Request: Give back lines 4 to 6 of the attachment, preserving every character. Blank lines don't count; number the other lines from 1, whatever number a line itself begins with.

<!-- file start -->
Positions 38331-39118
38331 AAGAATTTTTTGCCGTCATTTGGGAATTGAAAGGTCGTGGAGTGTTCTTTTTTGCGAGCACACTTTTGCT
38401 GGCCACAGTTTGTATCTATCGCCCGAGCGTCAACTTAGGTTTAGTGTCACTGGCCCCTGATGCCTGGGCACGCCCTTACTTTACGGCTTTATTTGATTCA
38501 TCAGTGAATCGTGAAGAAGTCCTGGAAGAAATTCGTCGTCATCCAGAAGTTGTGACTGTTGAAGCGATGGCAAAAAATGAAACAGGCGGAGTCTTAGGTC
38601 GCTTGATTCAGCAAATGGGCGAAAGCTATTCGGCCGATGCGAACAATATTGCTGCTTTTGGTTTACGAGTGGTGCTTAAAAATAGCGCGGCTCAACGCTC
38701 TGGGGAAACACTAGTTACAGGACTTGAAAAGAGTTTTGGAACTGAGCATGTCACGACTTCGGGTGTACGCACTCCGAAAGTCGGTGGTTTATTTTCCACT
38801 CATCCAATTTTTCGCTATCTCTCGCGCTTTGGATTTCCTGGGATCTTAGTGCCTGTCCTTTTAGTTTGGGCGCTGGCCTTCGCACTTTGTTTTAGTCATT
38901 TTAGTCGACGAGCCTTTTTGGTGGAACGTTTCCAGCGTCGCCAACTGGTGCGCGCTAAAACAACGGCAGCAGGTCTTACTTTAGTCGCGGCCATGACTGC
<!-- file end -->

38501 TCAGTGAATCGTGAAGAAGTCCTGGAAGAAATTCGTCGTCATCCAGAAGTTGTGACTGTTGAAGCGATGGCAAAAAATGAAACAGGCGGAGTCTTAGGTC
38601 GCTTGATTCAGCAAATGGGCGAAAGCTATTCGGCCGATGCGAACAATATTGCTGCTTTTGGTTTACGAGTGGTGCTTAAAAATAGCGCGGCTCAACGCTC
38701 TGGGGAAACACTAGTTACAGGACTTGAAAAGAGTTTTGGAACTGAGCATGTCACGACTTCGGGTGTACGCACTCCGAAAGTCGGTGGTTTATTTTCCACT